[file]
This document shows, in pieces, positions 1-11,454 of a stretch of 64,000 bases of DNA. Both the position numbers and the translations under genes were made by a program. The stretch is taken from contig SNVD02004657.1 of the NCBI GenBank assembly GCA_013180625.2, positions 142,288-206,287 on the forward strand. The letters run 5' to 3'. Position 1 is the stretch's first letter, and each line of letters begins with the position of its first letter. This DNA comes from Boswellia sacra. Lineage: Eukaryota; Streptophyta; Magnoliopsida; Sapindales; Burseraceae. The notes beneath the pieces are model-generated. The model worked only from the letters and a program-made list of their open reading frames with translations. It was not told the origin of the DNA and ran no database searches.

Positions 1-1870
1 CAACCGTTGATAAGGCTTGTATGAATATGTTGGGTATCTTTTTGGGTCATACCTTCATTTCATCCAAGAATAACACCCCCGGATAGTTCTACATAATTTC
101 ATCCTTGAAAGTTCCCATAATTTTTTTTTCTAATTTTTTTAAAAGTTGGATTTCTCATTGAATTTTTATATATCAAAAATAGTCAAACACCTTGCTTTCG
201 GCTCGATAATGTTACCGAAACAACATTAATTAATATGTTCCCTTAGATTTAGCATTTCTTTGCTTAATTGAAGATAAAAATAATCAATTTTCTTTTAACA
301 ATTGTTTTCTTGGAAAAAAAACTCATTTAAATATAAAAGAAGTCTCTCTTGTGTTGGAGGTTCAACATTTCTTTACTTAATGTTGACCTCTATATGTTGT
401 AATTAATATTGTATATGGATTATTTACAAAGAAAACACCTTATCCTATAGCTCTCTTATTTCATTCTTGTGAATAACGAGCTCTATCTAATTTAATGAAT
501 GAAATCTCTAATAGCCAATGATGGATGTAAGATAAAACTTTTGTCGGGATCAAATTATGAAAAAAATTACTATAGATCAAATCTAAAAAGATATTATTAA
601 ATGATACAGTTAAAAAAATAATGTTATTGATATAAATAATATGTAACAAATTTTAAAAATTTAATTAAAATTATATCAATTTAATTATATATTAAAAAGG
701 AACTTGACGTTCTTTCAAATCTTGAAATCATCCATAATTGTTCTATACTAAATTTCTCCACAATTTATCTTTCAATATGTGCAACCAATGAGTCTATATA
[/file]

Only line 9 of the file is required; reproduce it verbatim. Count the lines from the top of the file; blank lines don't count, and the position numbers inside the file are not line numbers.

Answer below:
601 ATGATACAGTTAAAAAAATAATGTTATTGATATAAATAATATGTAACAAATTTTAAAAATTTAATTAAAATTATATCAATTTAATTATATATTAAAAAGG